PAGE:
Eighty years from now mankind has discovered the secret of eternal life. Spend your money on a really good editor, and a great cover designer. (laughs) Well, ultimately, I think it’s about family and self-sacrifice… but those things are buried under the science fiction surface. I think all of that contributed to me saying, the hell with it, I’m gonna do this right now. I know that a lot of authors aren’t made of money—and neither am I—but you’ve got to invest in what you’re doing, and then see it through. But the tech has fallen under the control of Jovian—a sort-of mad prophet—who then twists it for his own purposes. Do you have a target reader? It was definitely gradual. It’s funny because now people are telling me that the chapters written with the female voices are some of the best in the book! My life has never revolved around a job. Life is good. And your toes. That helps me create backstories for them in my head. Get your copy of   Transference from Amazon US or Amazon UK. What came easily? The first draft flowed really quickly. My editor Pat really was an invaluable guide in that regard. About Publishing
Did you submit your work to Agents? But I loved the challenge of that. Where do you live now? It’s just getting from point A to B that ends up being the hard part. A bit of both. I grew up watching the original Star Wars trilogy several times a year at least, and Dad had a massive library of everything from Asimov to Sagan. I wrote three children’s stories, all intended to be picture books. I was fearful the book would be panned, hated, rejected… so I shelved the project and almost forgot about it until last year when I dusted it off again. I did at the time, and got a few nibbles. Don’t let fear keep you from doing what you’re capable of. In the years since I’ve come to understand that getting a proper publishing deal is like landing a movie deal… it’s just not common. Do you listen to music while you write? Where did you get the idea from? When did you start writing the book? There are others who know the truths behind all these matters, and they set about on a mission to expose Jovian’s machinations. I’m pretty disorganized in my real life, so I probably should take some pointers from the question itself! I don’t have kids of my own, but I have a fondness for that time in my life… so I really wanted to appeal to both parents and their little ones. Control of this new technology has fallen under the dominion of Jovian, a powerful prophet and head of the Church which governs every aspect of existence. I don’t want to exclude anybody. Before I write anything, I come up with character names. Music can be inspiring but also distracting depending on your mood. About You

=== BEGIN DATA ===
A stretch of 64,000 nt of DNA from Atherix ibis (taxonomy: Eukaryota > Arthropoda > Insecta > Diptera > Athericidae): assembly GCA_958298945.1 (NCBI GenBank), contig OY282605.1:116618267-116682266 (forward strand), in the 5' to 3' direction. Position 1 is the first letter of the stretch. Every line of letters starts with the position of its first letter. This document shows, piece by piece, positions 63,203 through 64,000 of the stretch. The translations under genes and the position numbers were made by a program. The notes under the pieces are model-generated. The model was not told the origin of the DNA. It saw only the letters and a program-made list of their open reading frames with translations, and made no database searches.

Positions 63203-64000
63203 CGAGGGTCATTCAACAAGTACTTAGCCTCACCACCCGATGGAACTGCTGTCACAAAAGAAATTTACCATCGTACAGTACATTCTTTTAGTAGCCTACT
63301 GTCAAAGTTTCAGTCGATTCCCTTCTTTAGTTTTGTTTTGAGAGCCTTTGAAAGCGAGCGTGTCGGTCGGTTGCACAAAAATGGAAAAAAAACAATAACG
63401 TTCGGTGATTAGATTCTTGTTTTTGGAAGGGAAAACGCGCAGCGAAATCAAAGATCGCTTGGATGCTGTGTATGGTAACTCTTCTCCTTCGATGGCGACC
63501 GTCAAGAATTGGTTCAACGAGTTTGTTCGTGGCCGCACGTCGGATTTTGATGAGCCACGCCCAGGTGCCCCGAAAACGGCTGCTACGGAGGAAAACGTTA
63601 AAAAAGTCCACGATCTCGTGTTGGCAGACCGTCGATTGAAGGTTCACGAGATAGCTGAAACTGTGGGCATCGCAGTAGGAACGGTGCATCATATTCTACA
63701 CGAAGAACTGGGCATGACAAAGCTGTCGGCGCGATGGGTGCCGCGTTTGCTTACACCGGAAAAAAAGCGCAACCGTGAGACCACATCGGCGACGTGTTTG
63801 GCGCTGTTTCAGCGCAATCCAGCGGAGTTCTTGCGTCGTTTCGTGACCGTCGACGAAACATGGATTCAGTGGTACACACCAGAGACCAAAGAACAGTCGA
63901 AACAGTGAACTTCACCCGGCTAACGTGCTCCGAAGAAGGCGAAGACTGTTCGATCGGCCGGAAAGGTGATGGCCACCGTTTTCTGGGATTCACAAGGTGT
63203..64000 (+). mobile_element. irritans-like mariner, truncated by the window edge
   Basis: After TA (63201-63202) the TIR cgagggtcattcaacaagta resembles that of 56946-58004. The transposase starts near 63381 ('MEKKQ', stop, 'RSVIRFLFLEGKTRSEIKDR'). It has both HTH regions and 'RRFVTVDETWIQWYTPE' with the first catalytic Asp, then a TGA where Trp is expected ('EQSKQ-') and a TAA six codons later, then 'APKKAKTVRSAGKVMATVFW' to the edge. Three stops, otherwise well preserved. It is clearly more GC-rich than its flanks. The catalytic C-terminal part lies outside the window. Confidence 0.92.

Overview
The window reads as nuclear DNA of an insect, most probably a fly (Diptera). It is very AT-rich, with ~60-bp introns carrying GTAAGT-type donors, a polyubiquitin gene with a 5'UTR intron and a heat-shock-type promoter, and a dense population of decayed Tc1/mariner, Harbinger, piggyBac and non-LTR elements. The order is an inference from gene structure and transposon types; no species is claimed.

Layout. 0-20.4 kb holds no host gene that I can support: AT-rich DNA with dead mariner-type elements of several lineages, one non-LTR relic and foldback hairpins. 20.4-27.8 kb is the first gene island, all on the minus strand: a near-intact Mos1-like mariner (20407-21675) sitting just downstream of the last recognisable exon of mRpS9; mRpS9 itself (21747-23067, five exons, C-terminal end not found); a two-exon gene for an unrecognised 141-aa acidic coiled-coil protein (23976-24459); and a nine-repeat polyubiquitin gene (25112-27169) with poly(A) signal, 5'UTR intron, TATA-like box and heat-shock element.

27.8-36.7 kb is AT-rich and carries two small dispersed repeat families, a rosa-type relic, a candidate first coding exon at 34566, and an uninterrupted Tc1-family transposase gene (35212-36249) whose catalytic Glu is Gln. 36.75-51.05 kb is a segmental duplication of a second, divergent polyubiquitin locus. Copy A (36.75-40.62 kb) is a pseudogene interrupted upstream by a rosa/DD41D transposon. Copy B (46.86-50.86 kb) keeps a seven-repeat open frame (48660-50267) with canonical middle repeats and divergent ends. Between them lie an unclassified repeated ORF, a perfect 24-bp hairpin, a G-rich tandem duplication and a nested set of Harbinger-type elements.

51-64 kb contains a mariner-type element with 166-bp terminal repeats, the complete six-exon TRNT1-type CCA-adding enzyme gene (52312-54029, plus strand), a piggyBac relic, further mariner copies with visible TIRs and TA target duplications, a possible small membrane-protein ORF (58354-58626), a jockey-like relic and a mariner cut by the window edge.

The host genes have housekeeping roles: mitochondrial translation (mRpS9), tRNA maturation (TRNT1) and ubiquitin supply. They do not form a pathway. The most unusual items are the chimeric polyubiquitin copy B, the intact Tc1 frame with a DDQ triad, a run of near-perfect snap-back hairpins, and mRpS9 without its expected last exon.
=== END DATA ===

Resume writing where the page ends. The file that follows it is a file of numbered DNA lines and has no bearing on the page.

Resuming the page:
Where did you grow up? Then my editor Pat LoBrutto and I worked, and re-worked it into a 2nd and then a 3rd draft. And on a deeper level I would say this… do not be afraid. I was also getting comments like “sci-fi isn’t selling.”   And a fairly well-known publisher actually said the book was “publishable” but “not marketable” because fantasy was dominating at the time. Did you hire a professional editor? I recently saw Transference on a Goodreads list titled “Sci-fi for people who think they hate sci-fi.”   I love that! I always seem to write in the same way… I know how the story starts, and I can always “see” the ending. Originally it stemmed from my late father’s love of science fiction. I was listening to M83 a lot for Transference. Bodie Dykstra was my “final sweep” editor and he was a joy to work with, too. If I see something that’s sticking out like a sore thumb, I’ll fix it. None of that. Were there any parts of the book where you struggled? One is about a village of snails, the other a clown, and the last one about an alien named Galumph. But, you know, I have a sister, a niece, and I had a mother… aunts and cousins… and other women in my life whom I love and have loved. ​I love to laugh and to make people laugh. What would you like readers to know about you? B.T. The idea for the book probably morphed from that combined with quasi-sci-fi movies like Ghostbusters. Human souls can be moved from one body to another through the process known as transference. Is he the Madzimure of legend and a potential threat to Jovian’s new world order, or just another victim of transference? If yes, what gets the fingers tapping? Life’s just been so good. So, for me the love of the genre was just always there. In essence, humanity could theoretically live forever. I even have doodles of the “movie poster” in one of my journals. I just loved the idea that you could capture an ethereal being with man-made tech. I am also about halfway through another sci-fi novel about time travel… it’s just taking a lot of research for me to get it right. I think you have to know who these people are, what happened to them, and what makes them tick before you even start the first chapter. Character creation and dialogue are probably the most fun parts for me. Do you have a marketing plan for the book or are you just winging it? Hopefully the title gives it away. If so, do you do so extensively or just chapter headings and a couple of sentences? (laughs)
About Writing
Do you have a writing process? That said, the book’s laced with profanity, so I probably didn’t do a very good job there! That’s not a dig at anyone, I’m probably just not as well-read as I ought to be. I thought having the gravitas of a publisher behind me would validate the work. I’m sure that’s something I can improve on. (laughs)
End of Interview:
For more from Mr Keaton, visit his website and follow him on Instagram. The two-page synopsis of the story, which is how it began, dates back to 2010. I also wanted to appeal to women because I haven’t seen strong women in sci-fi for a while. Any advice that you would like to give to other newbies considering becoming Indie authors? First off, thank you for having me, this is so wonderful. But I didn’t start writing the manuscript until 2012. I sought him out specifically because I knew many of the books he’d edited, and so he agreed to become developmental editor for the story. But they work well for a lot of writers. My sister calls me Peter (Pan).